The weather was hot and humid. A lot of people were gathered around the many fans (with mister) or just taking a seat in the Automobile Museum. Since there were still a lot time, I took my time to visit all the souvenir shops.

Mercedes Benz had the most impressive booth, with a few impressive looking souped up AMG models. Below is one of them.

Gate 5 for Citrine and Topaz seats. That's my gate.

Inside the SIC track. There were shops selling drinks (RM5), ice creams (RM5), beer (RM16) and packed food. Everything was sold at super inflated price but most people didn't seem to mind, looking at the brisk business there.

That's the MB safety car leading the drivers parade.

Our PM, in the antique car leading the parade.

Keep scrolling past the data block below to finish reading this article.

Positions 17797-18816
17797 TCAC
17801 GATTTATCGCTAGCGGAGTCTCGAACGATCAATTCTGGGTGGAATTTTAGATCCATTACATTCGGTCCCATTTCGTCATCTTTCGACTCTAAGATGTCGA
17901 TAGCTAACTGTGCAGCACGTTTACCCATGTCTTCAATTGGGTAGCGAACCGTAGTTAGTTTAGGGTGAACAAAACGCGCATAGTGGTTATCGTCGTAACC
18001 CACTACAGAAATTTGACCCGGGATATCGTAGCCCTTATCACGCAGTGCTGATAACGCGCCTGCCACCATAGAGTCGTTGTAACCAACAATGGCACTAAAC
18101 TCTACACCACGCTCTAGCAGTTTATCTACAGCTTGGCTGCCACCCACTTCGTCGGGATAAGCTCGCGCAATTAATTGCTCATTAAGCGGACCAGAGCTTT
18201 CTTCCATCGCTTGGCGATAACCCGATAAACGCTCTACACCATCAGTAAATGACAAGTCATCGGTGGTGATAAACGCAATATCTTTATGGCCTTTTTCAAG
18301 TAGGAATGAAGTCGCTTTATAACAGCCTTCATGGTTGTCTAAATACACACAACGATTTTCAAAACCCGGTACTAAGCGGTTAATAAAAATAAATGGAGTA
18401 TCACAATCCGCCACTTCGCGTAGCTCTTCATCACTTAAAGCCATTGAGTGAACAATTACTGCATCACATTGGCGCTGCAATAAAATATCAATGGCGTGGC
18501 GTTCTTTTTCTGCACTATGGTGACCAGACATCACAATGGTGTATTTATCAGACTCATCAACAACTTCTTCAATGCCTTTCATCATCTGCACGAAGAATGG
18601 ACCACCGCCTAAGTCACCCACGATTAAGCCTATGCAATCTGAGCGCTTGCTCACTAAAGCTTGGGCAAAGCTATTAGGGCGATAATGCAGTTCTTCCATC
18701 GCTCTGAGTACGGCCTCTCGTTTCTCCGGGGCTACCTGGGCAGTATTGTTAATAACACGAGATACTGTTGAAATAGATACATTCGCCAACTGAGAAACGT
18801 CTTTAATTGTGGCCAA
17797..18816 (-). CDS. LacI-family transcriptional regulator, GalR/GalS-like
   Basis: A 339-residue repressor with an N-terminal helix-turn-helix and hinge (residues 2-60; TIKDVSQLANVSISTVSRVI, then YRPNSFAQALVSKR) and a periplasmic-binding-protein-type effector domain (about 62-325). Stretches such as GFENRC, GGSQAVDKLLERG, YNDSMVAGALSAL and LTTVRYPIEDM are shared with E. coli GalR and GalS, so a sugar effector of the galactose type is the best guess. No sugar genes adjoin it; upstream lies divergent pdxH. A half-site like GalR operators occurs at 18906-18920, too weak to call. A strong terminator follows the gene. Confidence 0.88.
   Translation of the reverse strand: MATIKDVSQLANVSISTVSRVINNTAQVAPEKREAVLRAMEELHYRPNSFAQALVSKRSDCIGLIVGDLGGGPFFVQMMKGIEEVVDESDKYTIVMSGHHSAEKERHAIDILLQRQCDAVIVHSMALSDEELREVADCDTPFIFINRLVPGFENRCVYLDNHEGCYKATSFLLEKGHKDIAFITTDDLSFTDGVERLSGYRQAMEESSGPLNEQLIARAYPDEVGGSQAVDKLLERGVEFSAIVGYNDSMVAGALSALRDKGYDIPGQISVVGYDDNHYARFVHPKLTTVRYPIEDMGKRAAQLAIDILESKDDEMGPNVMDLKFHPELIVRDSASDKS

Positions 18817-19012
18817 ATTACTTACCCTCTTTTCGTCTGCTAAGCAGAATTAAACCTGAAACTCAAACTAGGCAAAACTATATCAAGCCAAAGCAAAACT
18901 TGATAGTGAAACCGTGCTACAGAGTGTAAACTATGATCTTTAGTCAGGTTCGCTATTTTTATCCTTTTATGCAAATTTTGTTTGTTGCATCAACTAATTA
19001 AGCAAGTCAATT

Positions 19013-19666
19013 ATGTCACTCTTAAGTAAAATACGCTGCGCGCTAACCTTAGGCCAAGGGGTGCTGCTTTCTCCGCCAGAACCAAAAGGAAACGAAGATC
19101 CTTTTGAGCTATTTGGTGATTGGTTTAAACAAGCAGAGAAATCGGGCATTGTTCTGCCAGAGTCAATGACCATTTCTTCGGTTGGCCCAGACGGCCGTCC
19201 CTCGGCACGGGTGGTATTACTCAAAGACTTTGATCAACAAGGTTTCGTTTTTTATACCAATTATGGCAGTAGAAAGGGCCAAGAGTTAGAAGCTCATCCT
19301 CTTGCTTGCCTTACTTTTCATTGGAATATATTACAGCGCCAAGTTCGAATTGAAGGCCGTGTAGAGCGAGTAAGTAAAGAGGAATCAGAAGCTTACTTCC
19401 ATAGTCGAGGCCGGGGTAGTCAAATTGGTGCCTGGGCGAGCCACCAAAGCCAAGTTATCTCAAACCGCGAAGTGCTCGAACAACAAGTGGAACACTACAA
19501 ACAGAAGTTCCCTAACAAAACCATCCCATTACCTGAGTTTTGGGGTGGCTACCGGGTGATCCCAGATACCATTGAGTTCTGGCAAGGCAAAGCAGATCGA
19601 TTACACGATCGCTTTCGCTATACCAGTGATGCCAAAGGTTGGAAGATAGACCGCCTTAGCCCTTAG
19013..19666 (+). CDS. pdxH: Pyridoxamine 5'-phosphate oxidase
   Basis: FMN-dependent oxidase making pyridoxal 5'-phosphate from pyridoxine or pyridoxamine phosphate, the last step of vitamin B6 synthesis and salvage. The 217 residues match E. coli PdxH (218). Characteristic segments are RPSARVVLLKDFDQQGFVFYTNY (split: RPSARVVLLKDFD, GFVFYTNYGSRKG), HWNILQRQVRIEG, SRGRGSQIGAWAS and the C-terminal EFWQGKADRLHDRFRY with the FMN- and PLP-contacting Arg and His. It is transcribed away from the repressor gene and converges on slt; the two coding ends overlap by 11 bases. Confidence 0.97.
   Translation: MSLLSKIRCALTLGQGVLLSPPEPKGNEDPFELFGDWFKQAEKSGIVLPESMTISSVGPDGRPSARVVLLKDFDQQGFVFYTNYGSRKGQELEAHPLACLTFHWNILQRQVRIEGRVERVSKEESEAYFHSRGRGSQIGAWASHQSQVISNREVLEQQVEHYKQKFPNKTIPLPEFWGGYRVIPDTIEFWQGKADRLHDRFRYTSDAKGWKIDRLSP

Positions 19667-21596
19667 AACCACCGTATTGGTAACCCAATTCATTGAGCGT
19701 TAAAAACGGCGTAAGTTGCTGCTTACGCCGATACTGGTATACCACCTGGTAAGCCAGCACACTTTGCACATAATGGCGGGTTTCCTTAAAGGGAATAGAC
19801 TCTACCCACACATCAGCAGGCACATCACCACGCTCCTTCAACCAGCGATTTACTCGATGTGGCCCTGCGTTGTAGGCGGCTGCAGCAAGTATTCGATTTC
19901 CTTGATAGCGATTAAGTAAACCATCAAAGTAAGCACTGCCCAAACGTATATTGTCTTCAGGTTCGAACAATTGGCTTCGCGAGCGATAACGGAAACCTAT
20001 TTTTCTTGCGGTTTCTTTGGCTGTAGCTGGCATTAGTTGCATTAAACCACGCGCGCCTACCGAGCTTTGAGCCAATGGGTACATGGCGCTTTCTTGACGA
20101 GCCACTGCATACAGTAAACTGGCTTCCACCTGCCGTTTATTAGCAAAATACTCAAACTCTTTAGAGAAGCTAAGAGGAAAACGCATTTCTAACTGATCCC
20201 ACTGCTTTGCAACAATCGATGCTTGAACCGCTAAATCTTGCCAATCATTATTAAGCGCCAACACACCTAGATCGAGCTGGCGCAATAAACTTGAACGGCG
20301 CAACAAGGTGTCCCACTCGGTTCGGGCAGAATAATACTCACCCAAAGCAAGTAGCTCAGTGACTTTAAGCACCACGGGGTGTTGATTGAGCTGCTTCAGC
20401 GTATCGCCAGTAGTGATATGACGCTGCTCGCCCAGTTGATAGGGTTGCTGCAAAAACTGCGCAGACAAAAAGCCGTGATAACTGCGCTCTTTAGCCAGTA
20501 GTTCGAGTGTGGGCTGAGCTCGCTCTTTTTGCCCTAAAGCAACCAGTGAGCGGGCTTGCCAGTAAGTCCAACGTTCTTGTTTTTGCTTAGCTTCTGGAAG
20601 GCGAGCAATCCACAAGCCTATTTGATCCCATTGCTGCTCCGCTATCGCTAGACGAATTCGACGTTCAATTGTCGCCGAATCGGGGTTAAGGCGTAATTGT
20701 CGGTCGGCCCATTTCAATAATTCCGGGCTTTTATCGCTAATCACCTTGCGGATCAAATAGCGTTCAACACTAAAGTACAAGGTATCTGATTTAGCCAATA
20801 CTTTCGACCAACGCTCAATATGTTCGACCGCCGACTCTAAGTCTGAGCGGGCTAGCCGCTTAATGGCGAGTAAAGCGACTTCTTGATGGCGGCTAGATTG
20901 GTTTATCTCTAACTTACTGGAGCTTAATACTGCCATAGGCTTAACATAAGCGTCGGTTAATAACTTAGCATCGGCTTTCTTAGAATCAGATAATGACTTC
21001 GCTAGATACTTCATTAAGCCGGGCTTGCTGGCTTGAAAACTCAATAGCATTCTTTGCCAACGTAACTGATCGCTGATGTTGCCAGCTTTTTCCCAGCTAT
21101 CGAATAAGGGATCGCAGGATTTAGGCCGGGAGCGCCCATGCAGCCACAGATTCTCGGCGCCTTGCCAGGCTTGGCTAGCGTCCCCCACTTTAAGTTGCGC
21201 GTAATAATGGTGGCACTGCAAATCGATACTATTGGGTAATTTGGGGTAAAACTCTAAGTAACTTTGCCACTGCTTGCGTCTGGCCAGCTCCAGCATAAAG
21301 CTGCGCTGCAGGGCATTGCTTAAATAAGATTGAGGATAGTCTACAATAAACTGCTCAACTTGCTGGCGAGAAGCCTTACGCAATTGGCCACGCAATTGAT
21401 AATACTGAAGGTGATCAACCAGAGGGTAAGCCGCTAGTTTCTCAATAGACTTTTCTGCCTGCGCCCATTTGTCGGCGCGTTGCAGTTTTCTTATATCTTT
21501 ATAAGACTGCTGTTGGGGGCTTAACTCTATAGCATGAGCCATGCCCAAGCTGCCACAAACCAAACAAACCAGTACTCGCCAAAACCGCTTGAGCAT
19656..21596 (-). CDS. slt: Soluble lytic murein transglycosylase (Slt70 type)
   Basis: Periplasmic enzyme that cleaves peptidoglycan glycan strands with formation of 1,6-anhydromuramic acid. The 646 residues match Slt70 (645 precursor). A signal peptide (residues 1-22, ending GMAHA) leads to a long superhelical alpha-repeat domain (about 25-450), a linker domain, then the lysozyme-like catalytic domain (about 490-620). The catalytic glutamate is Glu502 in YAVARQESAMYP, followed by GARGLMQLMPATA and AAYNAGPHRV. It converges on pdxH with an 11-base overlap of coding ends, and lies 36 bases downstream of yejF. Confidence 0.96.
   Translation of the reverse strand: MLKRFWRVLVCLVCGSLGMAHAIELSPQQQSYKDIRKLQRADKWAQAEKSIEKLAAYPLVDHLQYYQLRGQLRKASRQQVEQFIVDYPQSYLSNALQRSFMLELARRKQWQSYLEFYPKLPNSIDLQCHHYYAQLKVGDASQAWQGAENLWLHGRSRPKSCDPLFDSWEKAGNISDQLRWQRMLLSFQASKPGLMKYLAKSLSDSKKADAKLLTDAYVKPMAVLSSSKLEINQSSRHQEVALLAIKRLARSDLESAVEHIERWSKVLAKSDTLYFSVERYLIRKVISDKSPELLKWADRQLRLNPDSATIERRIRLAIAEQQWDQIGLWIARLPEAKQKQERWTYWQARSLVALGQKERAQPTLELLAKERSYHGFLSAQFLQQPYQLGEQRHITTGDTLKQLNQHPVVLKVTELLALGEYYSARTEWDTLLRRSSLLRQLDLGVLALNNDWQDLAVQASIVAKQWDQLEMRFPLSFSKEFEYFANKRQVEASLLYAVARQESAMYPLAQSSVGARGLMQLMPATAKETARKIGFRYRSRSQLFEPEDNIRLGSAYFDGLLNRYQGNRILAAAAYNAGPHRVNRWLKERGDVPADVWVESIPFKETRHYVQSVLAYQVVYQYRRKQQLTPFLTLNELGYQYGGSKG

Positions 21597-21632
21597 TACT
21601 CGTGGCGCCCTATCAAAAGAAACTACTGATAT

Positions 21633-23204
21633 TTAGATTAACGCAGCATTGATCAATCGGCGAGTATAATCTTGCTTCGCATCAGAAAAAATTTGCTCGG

Ferrari's Massa.

View of the open grass seating and the covered grass area.

Overall, it was a great experience especially if you are into cars or auto sports. However, I would have done things differently if I were to attend it again next year. Firstly, bring lots of water to last the duration. Then bring food and snacks . Be there early, by 10am would be ideal. Spend the time with friends and watch the early races.

Then leave another picnic basket in the car. After the race, don't bother leaving the parking area cause there would be a MASSIVE traffic jam with all the cars wishing to leave at the same time. Take out the picnic basket and have a picnic while you wait out the jam. The palm oil estate cum car park then wouldn' t be such a bad idea.